Similarly, Chiddy Ukonne encouraged all the women in the room of her “Future is Female” session, that they shouldn’t wait for the men to give them a seat at the table, instead bring a folding chair. And I’ll take it one step further and say, we can also just go make our own table. As women, we can’t wait to keep convincing men of our worthiness and humanity – we have to go out and just take what we want for ourselves, which is why it’s essential that we support each other in those endeavors.
5. We have to tell our own stories
Finally, one of the biggest recurring themes in the sessions and throughout the day was the importance of Africans telling our own stories whether that was in the fashion business, attracting investors, or fighting sexual harassment in the workplace.
Pauline Muchina, PHD, talked about how one of the biggest barriers to women in the workplace was sexual harassment. She’s listened to countless women tell her stories of their boss raping them or being coerced into sex as the only way to advance in their career – it’s a rampant and terrible practice. She insisted that the only way to combat this is to speak up and out, despite the stigma and potential backlash – women must continue to tell their stories until this is no longer a norm. That said, it’s also important that we stop stigmatizing and shaming those brave enough to step up and share their story.
All three panelist of on the African Fashion and Beauty Business panel reiterated how important it was to tell the story of the business the fabrics, the sourcing, the designers and artisans who make it. This way, people aren’t just blindly consuming what you sell, but rather get a deeper appreciation for the products and the cultures that they come from.
Similar to that, it’s essential that Africans tell our own stories, because the stories out there on mainstream news outlets are mostly of war and poverty. The images do not paint an accurate picture of the Africa’s various booming economies, emerging markets, resilient communities and creative individuals.
In order to engage the African diaspora, attract investors and foster growth, it’s imperative that Africans at home and at abroad are telling our own stories and sharing the Africa we know and love.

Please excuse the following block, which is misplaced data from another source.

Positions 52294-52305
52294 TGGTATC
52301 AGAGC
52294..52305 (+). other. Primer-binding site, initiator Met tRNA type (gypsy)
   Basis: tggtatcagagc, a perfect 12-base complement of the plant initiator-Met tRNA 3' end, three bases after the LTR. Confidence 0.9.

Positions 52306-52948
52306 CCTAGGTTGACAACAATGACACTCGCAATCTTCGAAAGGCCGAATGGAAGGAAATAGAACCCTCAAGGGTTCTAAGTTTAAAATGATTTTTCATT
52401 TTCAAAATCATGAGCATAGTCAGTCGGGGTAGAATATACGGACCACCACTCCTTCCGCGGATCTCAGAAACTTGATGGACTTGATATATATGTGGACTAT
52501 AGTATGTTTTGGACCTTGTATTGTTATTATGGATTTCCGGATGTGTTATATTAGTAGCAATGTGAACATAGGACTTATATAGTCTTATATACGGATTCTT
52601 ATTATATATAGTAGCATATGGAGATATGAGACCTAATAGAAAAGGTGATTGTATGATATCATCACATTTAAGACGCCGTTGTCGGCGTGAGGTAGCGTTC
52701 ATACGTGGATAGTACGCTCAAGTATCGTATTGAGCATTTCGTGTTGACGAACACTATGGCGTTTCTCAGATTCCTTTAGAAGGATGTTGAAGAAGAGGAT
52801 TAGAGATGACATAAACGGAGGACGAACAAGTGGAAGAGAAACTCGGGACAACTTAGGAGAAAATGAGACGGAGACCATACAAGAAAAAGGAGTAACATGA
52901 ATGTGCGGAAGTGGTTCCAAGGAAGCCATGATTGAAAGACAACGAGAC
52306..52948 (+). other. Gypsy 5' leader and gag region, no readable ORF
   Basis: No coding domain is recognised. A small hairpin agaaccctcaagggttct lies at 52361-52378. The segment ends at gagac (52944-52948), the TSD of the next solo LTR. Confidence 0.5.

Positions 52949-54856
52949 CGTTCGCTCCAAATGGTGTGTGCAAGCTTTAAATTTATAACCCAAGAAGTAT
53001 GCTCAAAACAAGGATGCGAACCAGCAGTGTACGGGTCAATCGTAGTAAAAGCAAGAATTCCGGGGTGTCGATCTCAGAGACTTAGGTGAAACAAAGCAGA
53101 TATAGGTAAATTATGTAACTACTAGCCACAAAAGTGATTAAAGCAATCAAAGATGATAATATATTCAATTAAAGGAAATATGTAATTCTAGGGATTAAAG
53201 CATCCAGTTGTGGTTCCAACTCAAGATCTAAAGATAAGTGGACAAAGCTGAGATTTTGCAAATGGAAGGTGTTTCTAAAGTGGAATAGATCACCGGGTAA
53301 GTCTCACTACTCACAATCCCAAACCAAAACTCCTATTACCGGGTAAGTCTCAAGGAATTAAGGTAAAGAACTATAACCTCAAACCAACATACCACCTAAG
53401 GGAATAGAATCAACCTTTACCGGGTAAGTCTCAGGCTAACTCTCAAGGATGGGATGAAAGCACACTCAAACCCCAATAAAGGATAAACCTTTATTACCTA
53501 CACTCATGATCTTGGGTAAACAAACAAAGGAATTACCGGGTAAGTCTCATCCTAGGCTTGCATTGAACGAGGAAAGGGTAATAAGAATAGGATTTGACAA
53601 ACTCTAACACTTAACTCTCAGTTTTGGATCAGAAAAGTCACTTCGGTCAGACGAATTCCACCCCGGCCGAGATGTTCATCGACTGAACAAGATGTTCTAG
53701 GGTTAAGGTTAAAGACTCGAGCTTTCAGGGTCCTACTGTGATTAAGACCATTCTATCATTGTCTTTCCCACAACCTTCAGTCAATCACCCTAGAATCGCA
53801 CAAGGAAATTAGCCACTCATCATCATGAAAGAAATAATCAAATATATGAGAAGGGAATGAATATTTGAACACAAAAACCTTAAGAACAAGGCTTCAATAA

Al Michael Ntsama, CEO of African Insiders, noted during the Bridging the Diaspora and Africa session that when his site puts up stories of bad or sad news from the continent, it gets infinitely more clicks that positive stories or historically enlightening pieces. Those kinds of numbers can be very discouraging – but he is using that bias against them and their video “Why you shouldn’t go to Africa,” has over a million views even though the content is actually reasons why you SHOULD go! Clever.
And I believe that despite the numbers, despite the stigma, we must always ALWAYS tell our own stories because no one will ever be able to tell it quite like us and with the goals and intentions that we have in telling them.
This sentiment was further confirmed for me when I attended the YAP book signing later that day and Politics & Prose, which featured Abdi Nor Iftin and his new book “Call Me American.” His story of escaping Somalia, being a refugee in Kenya and finally winning the green card lottery to the U.S., highlights the power of living in your truth, telling your story and sharing it with the world. It was a perfect day to wrap up a day full of uplifting and celebrating Africa and its people.
What was the last event you attended that really got you jazzed up and excited to live in your truth and share your story? Let me know below – do you even like conferences?